Social and economic implications of new communications technologies for urban life. Includes consideration of ecommerce, online education, egovernment, and infrastructure needs.

10:762:360 Principles of Public Management (3)
Overview and understanding of the field, focusing on selected management skills and competences for effectively implementing organizational goals.
Credit not given for this course and 832:360, 833:360 or 971:360.

10:762:361 Managing People and Organizations (3)
Introduces students to organizational theory and concepts of management. Approaches that promote and hinder effective management in public and nonprofit organizations will be explored.
Credit not given for this course and 832:361 or 833:361.

10:762:362 Nonprofit Management (3)
This course will apply management concepts and approaches to nonprofit organizations.  It will emphasize the challenges faced by managers of nonprofit organizations in this period of resource scarcity.

10:762:363 Planning Administration and Practice (3)
In-depth use of planning tools such as zoning, subdivision, housing, and eminent domain and their use in comparative land-use systems.
Credit not given for this course and 971:363.

10:762:395 Research Methods (4)
Research concepts and skills applied to public health, public policy, and planning. Includes development of original and online data sources, coding, appropriate selection of statistical methods for analysis, and professional presentation of results.
Open to School 10 majors only.

10:762:400 Internship with Seminar (3)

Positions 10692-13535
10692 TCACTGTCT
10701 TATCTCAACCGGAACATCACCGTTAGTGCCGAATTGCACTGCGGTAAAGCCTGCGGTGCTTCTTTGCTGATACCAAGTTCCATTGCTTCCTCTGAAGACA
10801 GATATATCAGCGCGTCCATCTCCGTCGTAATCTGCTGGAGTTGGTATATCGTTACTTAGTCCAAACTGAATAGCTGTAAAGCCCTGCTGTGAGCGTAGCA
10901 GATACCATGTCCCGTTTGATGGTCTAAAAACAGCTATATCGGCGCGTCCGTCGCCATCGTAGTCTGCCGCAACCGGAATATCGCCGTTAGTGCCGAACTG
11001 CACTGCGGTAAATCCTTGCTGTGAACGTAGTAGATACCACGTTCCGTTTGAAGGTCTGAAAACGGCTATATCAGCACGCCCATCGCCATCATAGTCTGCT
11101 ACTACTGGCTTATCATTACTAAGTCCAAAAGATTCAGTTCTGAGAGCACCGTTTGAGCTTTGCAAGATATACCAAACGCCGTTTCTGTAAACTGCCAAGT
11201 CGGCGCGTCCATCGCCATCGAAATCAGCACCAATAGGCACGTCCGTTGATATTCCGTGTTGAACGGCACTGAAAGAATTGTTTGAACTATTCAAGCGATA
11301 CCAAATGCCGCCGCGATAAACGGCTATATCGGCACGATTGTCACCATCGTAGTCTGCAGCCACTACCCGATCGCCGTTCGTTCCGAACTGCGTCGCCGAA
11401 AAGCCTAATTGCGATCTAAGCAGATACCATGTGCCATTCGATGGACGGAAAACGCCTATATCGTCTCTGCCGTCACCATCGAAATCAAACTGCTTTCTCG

A 125-hour field experience in the public or private sector plus a weekly classroom experience. Students complete a project under the supervision of a field preceptor and a faculty supervisor. Projects are presented in a public forum.
Open to 762 majors only.

10:762:413 Urban Revitalization (3)
Causes of urban decline and subsequent renewal efforts. Emphasis on contemporary programs to stimulate revitalization such as neighborhood renovation, gentrification, historic preservation, and economic development.
Credit not given for this course and 971:413.

10:762:417 Demography and Population Studies (3)
Demographic concepts, methods, and their application. Population growth, mortality, fertility, migration, and marriage patterns.
Credit not given for this course and 832:417 four 833:417

10:762:420 GIS for Health and Planning (3)
Computing concepts and methods applicable to planning and health, including database management, introduction to GIS, and graphics.
Credit not given for both this course and 10:832:420.

10:762:440 Principles of Real Estate (3)
An overview of real estate in the marketplace, the organization and services of the real estate industry, and the tools of real estate practitioners.

10:762:443 Market Analysis for Development (3)
This course helps determine who and what is the market for future housing, retail, office, and industrial space. Understanding the market forces, financing, and feasibility in our new economic times will be key to the sustainable, livable urbanism.

10:762:448 Historic Preservation (3)
The scope of historic preservation has expanded significantly. An overview of historical evolution of the preservation movement in the United States, examining important public preservation regulations and programs and the economics of historic preservation.

10:762:451 Environmental Economics and Policy (3)
Focus on the role of economics in environmental policy formation. Emphasis on applications to air, water, land use, and natural environments.
Credit not given for this course and 833:451.

10:762:460 Local Economic Development (3)